*Quote and Image from Walden.

The above quote by Henry David Thorough notwithstanding, we have some pretty interesting ideas of what it means to “get back to nature.”

It seems a simple enough concept, especially to children, to whom getting out exploring the wilderness seems to come naturally (at least, it used to be, before the “i-Tech” generation).

Image Collage by PeapodLife: Back to Nature - Then v.s. Now. 
Sources: Kids in Nature: http://www.back2nature.ca/
iPod Back to Nature 
Credit: Insanitystudz 

Just where does this technological “i-age,” including the “selfie” take us? To innovations like the “Bird Photo Booth.” It’s cool, no question, but does it qualify as getting back to nature? Judge for yourself.

Video: GoPro: Bird Photo Booth bird feeder and birdcam for Bird photography like never before
Credit: Bryson Lovett

Don’t get us wrong, the GoPro is an amazing piece of technology which allows individuals to capture nature as never before…

Video: Beautiful Nature - Autumn - GoPro 3 

And, of course, GoPro offers the ultimate in “high-performance, high-definition selfie technology” to capture “grown-up kids having grown-up adventures” approach to getting back to nature:

Video: 4 Month GoPro Travel Adventure 
Credit: Henry Cramer

But there’s still good old fashioned intrepid exploration, discovering the hidden gems and secret mysteries of nature, like this subterranean haven:

Image: Underground Green Haven 

What all these forms of so-called “getting back to nature” have in common is that they are illusory and/or temporary; in other words unsustainable. As exciting as a 4-month adventure holiday may be, 4 months is 4 months. It is a holiday; it is not sustainable.

“So we’ll capture it for posterity!” we think.

As cool as shooting and viewing high-speed, HD nature footage may be, it’s not the real thing. And unless you had your camera mounted on a helmet, no: you were not really there. The second we start worrying about “capturing the moment,” we’re taken out of the moment. Truly.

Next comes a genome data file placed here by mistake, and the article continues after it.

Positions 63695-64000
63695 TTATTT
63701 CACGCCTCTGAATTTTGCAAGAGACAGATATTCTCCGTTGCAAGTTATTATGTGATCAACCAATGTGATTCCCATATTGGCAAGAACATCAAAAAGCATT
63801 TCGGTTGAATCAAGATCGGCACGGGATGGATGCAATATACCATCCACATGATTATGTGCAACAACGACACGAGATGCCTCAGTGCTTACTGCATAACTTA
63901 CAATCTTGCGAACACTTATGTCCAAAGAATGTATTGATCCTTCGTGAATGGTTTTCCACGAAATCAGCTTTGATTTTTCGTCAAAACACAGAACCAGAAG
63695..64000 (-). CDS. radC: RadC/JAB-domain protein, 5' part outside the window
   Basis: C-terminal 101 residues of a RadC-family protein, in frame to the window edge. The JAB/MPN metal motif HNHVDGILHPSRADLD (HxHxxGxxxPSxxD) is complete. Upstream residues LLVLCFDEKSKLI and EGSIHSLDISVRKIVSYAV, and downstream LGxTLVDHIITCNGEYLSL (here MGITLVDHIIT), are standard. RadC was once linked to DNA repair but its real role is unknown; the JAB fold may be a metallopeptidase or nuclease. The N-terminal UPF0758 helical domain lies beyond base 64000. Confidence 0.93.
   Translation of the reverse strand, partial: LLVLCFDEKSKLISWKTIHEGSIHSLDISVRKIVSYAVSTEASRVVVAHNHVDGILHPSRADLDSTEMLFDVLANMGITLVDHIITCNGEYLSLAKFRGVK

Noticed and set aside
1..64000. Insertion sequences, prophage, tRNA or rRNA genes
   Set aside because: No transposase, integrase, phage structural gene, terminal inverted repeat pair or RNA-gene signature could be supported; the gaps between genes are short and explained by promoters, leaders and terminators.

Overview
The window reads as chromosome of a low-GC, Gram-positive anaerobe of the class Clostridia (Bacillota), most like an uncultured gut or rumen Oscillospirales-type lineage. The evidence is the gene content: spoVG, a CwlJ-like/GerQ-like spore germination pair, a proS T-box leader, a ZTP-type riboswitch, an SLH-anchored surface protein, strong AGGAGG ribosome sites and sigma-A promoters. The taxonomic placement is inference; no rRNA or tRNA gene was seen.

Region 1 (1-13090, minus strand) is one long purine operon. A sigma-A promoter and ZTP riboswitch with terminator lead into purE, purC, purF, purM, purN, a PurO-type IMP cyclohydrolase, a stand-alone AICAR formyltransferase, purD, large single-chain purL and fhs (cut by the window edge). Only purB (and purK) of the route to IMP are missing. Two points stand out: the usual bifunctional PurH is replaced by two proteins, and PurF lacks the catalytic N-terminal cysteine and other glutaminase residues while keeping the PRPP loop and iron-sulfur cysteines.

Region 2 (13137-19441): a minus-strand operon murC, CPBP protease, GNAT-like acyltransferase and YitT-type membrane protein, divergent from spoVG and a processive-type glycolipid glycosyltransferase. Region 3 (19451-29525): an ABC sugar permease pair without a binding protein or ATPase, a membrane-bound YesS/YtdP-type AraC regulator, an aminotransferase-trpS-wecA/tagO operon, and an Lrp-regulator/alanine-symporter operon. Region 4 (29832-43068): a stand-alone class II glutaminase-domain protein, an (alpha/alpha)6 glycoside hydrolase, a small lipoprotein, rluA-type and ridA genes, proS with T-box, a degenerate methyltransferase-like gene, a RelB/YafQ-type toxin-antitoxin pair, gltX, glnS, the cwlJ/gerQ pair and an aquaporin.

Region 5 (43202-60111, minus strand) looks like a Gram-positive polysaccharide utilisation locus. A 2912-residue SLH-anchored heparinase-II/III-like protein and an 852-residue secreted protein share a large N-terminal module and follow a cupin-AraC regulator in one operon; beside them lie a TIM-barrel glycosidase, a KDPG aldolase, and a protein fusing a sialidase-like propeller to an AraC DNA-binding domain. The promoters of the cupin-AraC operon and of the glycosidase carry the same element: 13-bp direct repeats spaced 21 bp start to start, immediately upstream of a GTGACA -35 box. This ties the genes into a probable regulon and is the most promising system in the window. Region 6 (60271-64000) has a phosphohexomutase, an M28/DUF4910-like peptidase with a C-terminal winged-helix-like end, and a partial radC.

That’s part of the problem with the whole “i-Generation,” “selfie” and “be a hero” culture: we’re so focused on saving the experience for later—or sharing it with others—we deprive ourselves the pure, unadulterated experience itself. And, we falsely believe that others can experience what we experienced. Sadly, like us, they get a watered down, filtered version of it. Yeah, it’s pretty cool to watch, but it’s not the same.

What we’re really talking about, then, is getting back to nature more permanently…in a sustainable way. Living with nature.

And there are plenty of really dramatic ways of achieving this goal which, let’s face it are more or less beyond the reach of most of us…

Image Collage by PeapodLife: There’s a more attainable way to get nature back into your life

And then there are the old standby, log homes and cabins…

Image Collage by Peapodlife: Log Homes

…quaint, rustic and “natural” to be sure, but ultimately deadwood—lifeless.

And don’t even get us started with potted plants. POTTED PLANTS ARE NOT NATURE. When you separate soil from the earth, put it in a pot and bring it indoors, it immediately begins to putrefy (die, rot, decompose). And although the plant in the soil may appear to be doing well, overall it is polluting your indoor environment and reducing air quality.

At PeapodLife, we believe the BEST way to “get back to nature” in a SUSTAINABLE WAY, are high order indoor rainforest ecosystems.
  • Home
  • Office